First Transaction of #Bitcoin
Bitcoin Pizza Day: Celebrating the $80 Million Pizza Order
By AARON HANKIN Updated Jun 25, 2019
May 22, 2018 marks the eight-year anniversary of the first Bitcoin transaction, in which a Florida man paid for two pizzas with the cryptocurrency. The day has become part of folklore, not because of the transaction, but more the price: the man in question paid 10,000 Bitcoins, which today is worth over $80 million, for the two pizzas.
On May 22, 2010, now known as Bitcoin Pizza Day, Laszlo Hanyecz agreed to pay 10,000 Bitcoins for two delivered Papa John’s pizzas. Organized on bitcointalk forum, the Florida man reached out for help. “I’ll pay 10,000 bitcoins for a couple of pizzas.. like maybe 2 large ones so I have some left over for the next day,” Hanyecz wrote.
“I like having left over pizza to nibble on later. You can make the pizza yourself and bring it to my house or order it for me from a delivery place, but what I’m aiming for is getting food delivered in exchange for bitcoins where I don’t have to order or prepare it myself, kind of like ordering a ‘breakfast platter’ at a hotel or something, they just bring you something to eat and you’re happy!”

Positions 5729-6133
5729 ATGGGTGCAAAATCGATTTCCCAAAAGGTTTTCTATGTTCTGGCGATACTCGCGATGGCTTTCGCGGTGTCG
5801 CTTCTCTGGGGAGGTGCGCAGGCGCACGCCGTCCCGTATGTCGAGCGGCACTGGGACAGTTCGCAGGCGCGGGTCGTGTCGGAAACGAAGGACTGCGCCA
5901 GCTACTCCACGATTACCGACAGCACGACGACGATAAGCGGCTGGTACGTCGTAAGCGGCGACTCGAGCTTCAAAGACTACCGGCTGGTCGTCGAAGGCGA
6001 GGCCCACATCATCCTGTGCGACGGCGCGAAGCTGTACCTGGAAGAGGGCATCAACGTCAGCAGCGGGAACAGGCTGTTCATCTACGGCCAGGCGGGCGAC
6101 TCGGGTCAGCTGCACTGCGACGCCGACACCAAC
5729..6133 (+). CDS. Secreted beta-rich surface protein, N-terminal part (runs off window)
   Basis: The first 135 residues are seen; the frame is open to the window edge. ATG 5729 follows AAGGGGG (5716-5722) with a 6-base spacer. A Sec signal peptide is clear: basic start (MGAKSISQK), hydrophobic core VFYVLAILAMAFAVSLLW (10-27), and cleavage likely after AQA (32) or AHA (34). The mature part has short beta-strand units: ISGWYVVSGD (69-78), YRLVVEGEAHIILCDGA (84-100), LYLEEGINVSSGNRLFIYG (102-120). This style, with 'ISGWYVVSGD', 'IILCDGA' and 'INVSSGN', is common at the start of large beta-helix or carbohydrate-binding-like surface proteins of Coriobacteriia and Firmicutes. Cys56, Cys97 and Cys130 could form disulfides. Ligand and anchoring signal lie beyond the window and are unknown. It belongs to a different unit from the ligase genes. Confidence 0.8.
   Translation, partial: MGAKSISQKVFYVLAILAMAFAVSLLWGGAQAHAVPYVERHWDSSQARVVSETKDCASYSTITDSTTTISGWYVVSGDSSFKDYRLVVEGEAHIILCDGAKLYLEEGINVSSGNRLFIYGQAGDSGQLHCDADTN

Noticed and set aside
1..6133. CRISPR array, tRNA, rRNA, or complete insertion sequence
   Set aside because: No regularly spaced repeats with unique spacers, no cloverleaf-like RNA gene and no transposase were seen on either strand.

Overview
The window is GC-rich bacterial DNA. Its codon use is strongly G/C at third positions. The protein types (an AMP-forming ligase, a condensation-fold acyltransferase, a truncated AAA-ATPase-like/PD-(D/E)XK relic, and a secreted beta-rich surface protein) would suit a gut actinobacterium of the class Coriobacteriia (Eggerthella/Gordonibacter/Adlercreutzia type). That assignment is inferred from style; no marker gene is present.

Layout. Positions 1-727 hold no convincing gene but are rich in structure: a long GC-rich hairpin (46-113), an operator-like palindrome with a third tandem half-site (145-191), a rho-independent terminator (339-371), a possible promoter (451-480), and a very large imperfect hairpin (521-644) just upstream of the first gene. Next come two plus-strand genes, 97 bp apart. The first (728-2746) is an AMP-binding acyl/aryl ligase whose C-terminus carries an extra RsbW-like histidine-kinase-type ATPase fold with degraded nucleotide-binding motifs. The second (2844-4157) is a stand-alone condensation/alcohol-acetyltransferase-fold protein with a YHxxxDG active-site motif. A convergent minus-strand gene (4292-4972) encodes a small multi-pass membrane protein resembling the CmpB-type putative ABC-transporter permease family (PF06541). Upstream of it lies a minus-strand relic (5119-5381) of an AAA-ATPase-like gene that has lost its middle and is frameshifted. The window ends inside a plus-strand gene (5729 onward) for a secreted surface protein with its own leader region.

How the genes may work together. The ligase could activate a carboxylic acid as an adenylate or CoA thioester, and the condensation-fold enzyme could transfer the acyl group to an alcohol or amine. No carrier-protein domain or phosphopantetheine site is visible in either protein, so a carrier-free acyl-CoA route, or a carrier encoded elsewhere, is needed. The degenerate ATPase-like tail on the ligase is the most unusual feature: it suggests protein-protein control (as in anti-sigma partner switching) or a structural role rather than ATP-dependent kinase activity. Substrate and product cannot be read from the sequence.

A British man took up Hanyecz’s offer and bought the two pizzas for him in exchange for the 10,000 Bitcoins. Even then the recipient of the Bitcoins got himself a bargain, paying $25 for the pizzas, while 10,000 Bitcoins were worth around $41 at the time. (See also: Basics For Buying And Investing In Bitcoin)
Since the inception of Bitcoin, Hanyeczs’ pizzas have got more and more expensive. Nine months after the purchase, Bitcoin reached parity with the U.S. dollar, making the two pizzas worth $10,000 and in 2015 — the fifth anniversary of Bitcoin Pizza Day — the two pizzas were valued at $2.4 million. Today, Bitcoin is at just over $8200, making the pizzas worth…you get it. (See also: The 6 Most Important Cryptocurrencies Other Than Bitcoin)
Despite the astronomical rise in the price of Bitcoin it seems Hanyecz is not phased about his deal. “It wasn’t like Bitcoins had any value back then, so the idea of trading them for a pizza was incredibly cool,” Hanyecz told the NY Times.